increasing w assuming job arriving to line sees
    other jobs distributed according to average
    behavior with w-1 jobs.

20
Notation
21
Mean-Value Analysis Formulas
22
Iterative Procedure
  • Let with WIPj(0) 0 and TH(0) 0. Start with w
    1.

Next,
…
23
Using MVA to Evaluate Line Performance
Best case
Practical worst case (ce(j) 1)
Reduced variability (ce(j) 0.5)
Worst case
24
Comparisons of CONWIP with MRP
  • A fundamental distinction between push and pull
    systems
  • Push systems control throughput and observe WIP.
  • Pull systems control WIP and observe throughput.
  • Observability
  • It is preferable and control the robust parameter
    and observe the sensitive parameter.
  • WIP is robust and observable, while throughput is
    sensitive.

25
CONWIP Efficiency Example
  • Equipment Data
  • 5 machines in tandem, all with capacity of one
    part/hr (uTHteTH)
  • exponential (moderate variability) process times
  • CONWIP System
  • Pure Push System

PWC formula
5 M/M/1 queues
26
CONWIP Efficiency Example (cont.)
  • How much WIP is required for push to match TH
    attained by CONWIP system with WIPw?
  • In this example, WIP is always 25 higher for
    same TH in push than in CONWIP

27
CONWIP Efficiency
  • Law (CONWIP Efficiency) for a given level of
    throughput, a push system will have more WIP on
    average than an equivalent CONWIP system.
  • Corollary For a given level of throughput, a
    push system will have longer average cycle times
    than an equivalent CONWIP system.

28
CONWIP Variability
  • In a CONWIP system
  • Negative correlation between WIP levels at
    different stations.
  • Dampen fluctuations in cycle time.
  • In a push system
  • WIP levels at individual stations are independent
    of one another.
  • Cycle times are more variable.
  • Increased cycle time variability results in
    longer lead times.

29
Cycle Time and Lead Time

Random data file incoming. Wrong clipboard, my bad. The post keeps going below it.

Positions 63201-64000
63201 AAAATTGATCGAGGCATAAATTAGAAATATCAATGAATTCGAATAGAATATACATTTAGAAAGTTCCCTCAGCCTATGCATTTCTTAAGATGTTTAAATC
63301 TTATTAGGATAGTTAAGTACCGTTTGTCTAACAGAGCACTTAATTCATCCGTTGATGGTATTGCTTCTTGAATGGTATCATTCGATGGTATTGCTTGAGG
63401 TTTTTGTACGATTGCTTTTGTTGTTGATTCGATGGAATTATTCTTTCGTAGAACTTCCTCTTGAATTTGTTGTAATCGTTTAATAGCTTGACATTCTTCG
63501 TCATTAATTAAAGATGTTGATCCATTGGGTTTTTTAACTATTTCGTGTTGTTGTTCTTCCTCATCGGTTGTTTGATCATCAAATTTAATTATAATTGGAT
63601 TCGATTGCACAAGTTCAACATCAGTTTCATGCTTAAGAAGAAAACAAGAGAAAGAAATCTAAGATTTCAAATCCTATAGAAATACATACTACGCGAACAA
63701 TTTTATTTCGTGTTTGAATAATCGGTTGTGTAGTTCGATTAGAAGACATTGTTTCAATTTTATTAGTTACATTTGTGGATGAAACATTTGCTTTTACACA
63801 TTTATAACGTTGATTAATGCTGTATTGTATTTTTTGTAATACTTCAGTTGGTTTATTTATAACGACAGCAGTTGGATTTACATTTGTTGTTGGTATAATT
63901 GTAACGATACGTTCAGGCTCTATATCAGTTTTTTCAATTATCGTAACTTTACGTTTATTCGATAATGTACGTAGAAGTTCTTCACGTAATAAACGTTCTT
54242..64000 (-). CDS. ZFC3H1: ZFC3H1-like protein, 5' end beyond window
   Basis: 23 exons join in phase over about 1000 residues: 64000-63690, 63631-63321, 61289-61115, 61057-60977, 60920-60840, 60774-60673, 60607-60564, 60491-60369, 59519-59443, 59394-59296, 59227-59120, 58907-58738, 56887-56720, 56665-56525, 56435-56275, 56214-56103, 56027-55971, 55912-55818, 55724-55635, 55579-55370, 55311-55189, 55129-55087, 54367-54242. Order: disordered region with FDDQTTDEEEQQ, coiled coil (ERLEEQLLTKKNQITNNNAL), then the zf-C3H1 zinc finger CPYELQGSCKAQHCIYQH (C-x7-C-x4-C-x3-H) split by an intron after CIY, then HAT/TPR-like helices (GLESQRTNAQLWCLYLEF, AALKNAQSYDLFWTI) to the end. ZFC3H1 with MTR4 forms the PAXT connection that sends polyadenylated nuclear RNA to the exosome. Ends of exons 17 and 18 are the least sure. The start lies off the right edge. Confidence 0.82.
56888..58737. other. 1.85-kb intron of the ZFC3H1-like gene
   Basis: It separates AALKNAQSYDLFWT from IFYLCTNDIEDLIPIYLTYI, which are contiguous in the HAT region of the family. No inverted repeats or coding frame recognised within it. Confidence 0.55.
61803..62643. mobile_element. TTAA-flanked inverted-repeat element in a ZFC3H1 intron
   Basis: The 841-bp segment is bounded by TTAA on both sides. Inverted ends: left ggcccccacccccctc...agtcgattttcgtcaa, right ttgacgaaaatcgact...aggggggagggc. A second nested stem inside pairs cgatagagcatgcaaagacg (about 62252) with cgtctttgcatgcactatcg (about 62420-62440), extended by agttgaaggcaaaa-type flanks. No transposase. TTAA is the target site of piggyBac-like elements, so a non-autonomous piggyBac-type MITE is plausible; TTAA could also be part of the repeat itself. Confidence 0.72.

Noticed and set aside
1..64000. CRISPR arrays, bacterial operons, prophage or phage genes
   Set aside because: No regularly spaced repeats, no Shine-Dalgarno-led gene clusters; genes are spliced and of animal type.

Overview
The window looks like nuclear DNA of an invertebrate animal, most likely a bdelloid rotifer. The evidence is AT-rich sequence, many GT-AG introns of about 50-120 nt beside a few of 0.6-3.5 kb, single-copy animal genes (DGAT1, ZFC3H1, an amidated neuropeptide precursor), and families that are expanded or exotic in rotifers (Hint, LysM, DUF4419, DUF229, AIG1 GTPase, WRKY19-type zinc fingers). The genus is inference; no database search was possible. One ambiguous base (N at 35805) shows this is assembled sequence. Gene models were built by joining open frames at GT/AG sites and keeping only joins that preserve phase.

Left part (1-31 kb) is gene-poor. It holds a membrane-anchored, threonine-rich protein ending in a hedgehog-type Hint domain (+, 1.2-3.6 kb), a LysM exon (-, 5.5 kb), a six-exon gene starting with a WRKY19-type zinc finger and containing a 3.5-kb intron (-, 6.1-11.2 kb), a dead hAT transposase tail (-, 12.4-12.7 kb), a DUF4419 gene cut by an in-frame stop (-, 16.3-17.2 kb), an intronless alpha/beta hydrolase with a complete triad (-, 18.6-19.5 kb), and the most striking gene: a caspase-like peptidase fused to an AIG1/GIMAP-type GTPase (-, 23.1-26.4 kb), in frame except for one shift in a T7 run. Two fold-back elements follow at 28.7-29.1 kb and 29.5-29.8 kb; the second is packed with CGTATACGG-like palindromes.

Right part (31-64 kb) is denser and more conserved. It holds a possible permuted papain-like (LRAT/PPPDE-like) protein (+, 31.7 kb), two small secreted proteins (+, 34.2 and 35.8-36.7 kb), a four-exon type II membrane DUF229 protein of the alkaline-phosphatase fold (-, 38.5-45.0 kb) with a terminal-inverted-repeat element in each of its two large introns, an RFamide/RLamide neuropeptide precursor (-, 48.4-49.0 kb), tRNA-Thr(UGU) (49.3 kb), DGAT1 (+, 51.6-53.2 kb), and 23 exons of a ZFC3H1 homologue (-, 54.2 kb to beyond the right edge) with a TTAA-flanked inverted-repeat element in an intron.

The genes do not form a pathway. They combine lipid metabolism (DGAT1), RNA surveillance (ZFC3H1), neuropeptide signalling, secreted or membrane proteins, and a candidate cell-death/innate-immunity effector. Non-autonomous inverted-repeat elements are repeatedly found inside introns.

90 customer service
CT 10 ?CT 3
Lead time 14 days
Lead time 23 days
CT 10 ?CT 6
30
CONWIP Robustness
  • Law (CONWIP Robustness) A CONWIP system is more
    robust to errors in WIP level than a pure push
    system is to errors in release rate.
  • Increased robustness is probably the most
    compelling reason to use a pull system, such as
    CONWIP, instead of a push system.

31
CONWIP Robustness
p marginal profit per job h cost for each unit
of WIP
  • Profit Function
  • CONWIP
  • Push
  • Key Question what happens when we dont choose
    optimum values (as we never will)?

need to find optimal WIP level
need to find optimal TH level (i.e.,
release rate)
32
CONWIP vs. Pure Push Comparisons
Optimum
CONWIP
Efficiency
Robustness
Push
33
Comparisons of CONWIP with Kanban
  • CONWIP and Kanban are both pull systems.
  • Compare to a pure push system, both
  • achieve a target throughput level with less WIP.
  • exhibit less cycle time.
  • are easier to manage as WIP is a more robust
    control.
  • Differences
  • Card count issues
  • Product mix issues
  • People issues

34
Card Count Issues
  • Parameter settings
  • In a one-card kanban system, one must establish a
    card count for every station.
  • In a CONWIP system, there is only a single card
    count.
  • Types of cards
  • Cards are typically part number-specific in a
    kanban system.
  • Cards are line-specific in a CONWIP system.

35
CONWIP Controller
Work Backlog
PN Quant



PC
PC
. . .
Workstations
36
Product Mix Issues
  • Kanban is applicable only in repetitive
    manufacturing environments (steady material
    flows, fixed paths).
  • We generally want to put more production cards
    before and after the bottleneck station, in order
    to protect it against starvation and blocking.
  • But which station is the bottleneck?

37
Product Mix Example
Processing times Product A
1
3
2.5
1
1
Processing times Product B
1
1
2.5
3
1
  • A 50-50 mix of products A and B

Average time on machine 2 0.5(3) 0.5(1)
2 Average time on machine 3 0.5(2.5) 0.5(2.5)
2.5 Average time on machine 4 0.5(1)
0.5(3) 2
Machine 3 is the bottleneck.
38
Product Mix Example (cont.)
  • Which station is bottleneck depends on product
    mix.

? The card counts may vary over time in a kanban
system.
  • CONWIP has only a single card count that depends
    on production rate.

? The CONWIP system is simpler to manage than a
kanban system.
39
People Issues
  • The fact that kanban systems pull at every
    station introduces a certain amount of stress
    into the system.
  • A CONWIP system acts as a push system at every
    station except the first one, thus is subject to
    less pacing stress.
  • Closer relationship between operators of adjacent
    workstations in a kanban line can be achieved by
    other learning motivators.

40
Workstations Connected by a Finite Buffer
Outbound stockpoint
Completed parts with cards enter outbound
stockpoint.
Machine 1
Machine 2
Production card authorizes start of work.
When stock is removed, place production card in
hold box.
Production cards for Machine 1
Production cards for Machine 2